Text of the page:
India ally to quit cabinet, coalition safe for now

Leaders of a key party in India's ruling coalition travelled to Delhi on Monday to formally quit the government, a move that will force a weakened prime minister to find alternative alliances to stay in power.
The move by the DMK party, announced over the weekend, comes at a time when Manmohan Singh is battling rising anger over a raft of corruption scandals and persistently high food inflation.
"We are going to the prime minister... and submit our resignations," said DMK minister M.K.Alagiri. "We will not accept anything that will compromise our self-respect."
Indian shares slid 1.7 percent on Monday, with financials leading the decline, as domestic political worries added to the unease over Libyan turmoil and wobbly Asian stocks.
"The DMK's withdrawal is a negative but not a very big one. While investors don't like the uncertainty, they know that the government is not in danger," said Gajendra Nagpal, CEO of Unicon Financial.
"The unrest in the Middle East and rising oil prices are a bigger threat right now."
Singh's Congress-led coalition government is not in danger of collapse because the southern DMK has said it will continue to offer conditional support even after its six ministers quit.
The Congress party, in addition, can seek support from other regional groups to boost its numbers in parliament, as few want to face an election more than three years ahead of schedule.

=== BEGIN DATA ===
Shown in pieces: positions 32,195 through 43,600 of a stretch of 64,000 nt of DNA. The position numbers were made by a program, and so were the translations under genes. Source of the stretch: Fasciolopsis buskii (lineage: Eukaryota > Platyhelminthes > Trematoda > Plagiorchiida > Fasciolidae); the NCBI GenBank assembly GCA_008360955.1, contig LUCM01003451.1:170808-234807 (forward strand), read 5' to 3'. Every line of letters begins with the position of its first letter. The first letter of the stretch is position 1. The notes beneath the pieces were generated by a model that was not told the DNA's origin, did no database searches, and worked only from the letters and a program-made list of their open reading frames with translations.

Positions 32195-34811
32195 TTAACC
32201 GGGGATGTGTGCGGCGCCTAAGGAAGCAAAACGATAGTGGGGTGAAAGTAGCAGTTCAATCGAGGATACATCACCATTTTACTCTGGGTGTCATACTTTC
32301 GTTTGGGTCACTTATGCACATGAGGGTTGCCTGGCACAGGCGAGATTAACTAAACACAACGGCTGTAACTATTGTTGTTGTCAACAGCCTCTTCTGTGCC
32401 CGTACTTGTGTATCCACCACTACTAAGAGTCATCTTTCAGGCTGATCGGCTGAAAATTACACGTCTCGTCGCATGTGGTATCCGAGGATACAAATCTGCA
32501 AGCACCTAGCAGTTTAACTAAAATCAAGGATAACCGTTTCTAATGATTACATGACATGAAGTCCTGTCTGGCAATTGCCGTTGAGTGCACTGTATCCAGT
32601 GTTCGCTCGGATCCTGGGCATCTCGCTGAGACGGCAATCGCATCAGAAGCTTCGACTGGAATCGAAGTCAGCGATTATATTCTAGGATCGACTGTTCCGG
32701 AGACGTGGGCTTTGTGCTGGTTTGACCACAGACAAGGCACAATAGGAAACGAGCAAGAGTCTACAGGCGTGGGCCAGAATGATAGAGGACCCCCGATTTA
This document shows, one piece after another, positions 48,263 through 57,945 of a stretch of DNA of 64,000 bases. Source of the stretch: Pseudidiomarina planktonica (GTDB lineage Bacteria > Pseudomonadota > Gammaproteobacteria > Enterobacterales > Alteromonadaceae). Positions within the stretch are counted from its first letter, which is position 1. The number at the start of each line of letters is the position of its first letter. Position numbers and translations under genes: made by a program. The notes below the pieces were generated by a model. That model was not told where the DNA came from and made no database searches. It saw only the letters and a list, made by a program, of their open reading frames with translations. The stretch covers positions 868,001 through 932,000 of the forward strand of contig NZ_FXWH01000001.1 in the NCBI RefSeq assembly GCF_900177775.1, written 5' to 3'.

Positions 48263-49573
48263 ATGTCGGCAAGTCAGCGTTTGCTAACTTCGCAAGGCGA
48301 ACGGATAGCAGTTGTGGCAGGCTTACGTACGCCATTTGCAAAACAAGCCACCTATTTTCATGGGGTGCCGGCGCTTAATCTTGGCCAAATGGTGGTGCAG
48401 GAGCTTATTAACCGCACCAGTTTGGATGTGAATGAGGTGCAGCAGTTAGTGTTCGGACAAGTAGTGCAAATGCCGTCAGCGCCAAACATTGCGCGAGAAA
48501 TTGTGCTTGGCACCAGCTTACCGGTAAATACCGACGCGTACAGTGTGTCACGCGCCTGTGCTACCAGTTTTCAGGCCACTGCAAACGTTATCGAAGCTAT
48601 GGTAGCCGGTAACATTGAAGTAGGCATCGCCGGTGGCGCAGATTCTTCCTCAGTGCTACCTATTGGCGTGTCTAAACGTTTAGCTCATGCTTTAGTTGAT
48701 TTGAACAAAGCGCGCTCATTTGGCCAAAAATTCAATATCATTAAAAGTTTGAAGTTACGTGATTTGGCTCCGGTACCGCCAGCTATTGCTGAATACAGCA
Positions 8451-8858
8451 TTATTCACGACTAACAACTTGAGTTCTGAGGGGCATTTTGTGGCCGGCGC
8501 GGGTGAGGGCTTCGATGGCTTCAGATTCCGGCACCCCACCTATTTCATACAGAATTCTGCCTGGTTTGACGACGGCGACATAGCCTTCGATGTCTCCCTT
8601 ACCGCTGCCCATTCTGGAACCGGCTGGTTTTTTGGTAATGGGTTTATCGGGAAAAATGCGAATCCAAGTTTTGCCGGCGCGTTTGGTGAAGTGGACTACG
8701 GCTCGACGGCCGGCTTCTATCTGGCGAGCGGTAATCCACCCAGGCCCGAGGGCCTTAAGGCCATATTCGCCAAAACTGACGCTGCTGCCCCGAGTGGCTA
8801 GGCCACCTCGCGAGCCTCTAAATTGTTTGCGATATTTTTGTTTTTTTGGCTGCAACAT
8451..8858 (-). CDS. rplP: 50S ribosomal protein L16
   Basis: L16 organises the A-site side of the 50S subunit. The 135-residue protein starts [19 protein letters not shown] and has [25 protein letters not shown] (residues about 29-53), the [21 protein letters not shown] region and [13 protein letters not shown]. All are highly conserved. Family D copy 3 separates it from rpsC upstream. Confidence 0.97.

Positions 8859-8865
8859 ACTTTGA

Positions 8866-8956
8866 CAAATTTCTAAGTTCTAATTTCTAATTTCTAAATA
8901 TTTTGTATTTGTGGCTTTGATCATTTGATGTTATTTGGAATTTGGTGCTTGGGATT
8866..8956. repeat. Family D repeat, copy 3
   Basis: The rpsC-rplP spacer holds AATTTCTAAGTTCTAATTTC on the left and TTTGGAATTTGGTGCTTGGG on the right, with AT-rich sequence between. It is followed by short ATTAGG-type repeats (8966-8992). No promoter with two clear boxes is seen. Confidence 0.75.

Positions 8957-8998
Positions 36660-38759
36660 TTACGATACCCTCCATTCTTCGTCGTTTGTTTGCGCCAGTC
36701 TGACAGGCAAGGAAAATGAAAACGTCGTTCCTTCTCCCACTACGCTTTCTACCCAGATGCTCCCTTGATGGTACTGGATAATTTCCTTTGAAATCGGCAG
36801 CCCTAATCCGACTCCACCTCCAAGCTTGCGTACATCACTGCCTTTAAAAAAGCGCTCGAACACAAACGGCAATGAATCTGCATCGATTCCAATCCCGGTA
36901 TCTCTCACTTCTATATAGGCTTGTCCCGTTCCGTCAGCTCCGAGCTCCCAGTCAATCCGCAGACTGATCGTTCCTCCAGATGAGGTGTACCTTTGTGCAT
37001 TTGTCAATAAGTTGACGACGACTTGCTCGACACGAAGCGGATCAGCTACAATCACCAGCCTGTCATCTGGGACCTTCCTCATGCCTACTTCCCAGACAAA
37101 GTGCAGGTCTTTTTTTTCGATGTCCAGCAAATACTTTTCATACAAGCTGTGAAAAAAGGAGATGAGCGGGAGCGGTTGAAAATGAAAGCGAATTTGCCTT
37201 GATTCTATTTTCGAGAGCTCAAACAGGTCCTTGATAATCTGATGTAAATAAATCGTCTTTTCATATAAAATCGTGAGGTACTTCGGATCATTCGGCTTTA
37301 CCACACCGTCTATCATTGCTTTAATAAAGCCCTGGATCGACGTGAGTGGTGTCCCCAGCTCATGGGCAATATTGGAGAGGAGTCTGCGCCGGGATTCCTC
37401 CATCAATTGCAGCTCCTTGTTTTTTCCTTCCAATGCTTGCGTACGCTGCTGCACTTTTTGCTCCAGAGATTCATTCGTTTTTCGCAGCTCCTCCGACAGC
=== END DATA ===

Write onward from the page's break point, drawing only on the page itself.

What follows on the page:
One of the political parties based in the north has said it would consider support if it was approached.
Still, the DMK's decision to quit the cabinet will further hobble the government's ability to push through economic reforms as it becomes dependent on new groups for support.
The government's efforts to push reforms including a uniform sales and services tax have been stymied by a lack of support from the opposition, which has seized on the corruption scandals and the rifts in the coalition to force a policy paralysis.
While the trigger for the break with Congress is a dispute over the number of seats each party will contest in electrons in the DMK's home state of Tamil Nadu next month, political analysts say ties have been strained since the DMK was implicated in a massive telecoms scandal.
Concessions to run networks in the world's fastest growing mobile phone market were sold at rock-bottom prices by the telecommunications ministry headed by A. Raja, a DMK member, which an audit said had caused a loss of $39 billion in revenue.
Raja was sacked and is now in prison, but there is concern within the party that the federal investigation into the scandal may touch other top leaders of the DMK, which is led by strongman M. Karunanidhi and members of his family.
The party has denied any wrongdoing.
The scandal, which is considered independent India's biggest in terms of losses caused to the nation, has deeply embarrassed Singh, who has seen his unimpeachable reputation dashed.
Analysts say Congress appears to have toughened its stand toward the DMK by refusing to give in to its demands either on seat sharing in the local election or the investigation into the scandal.
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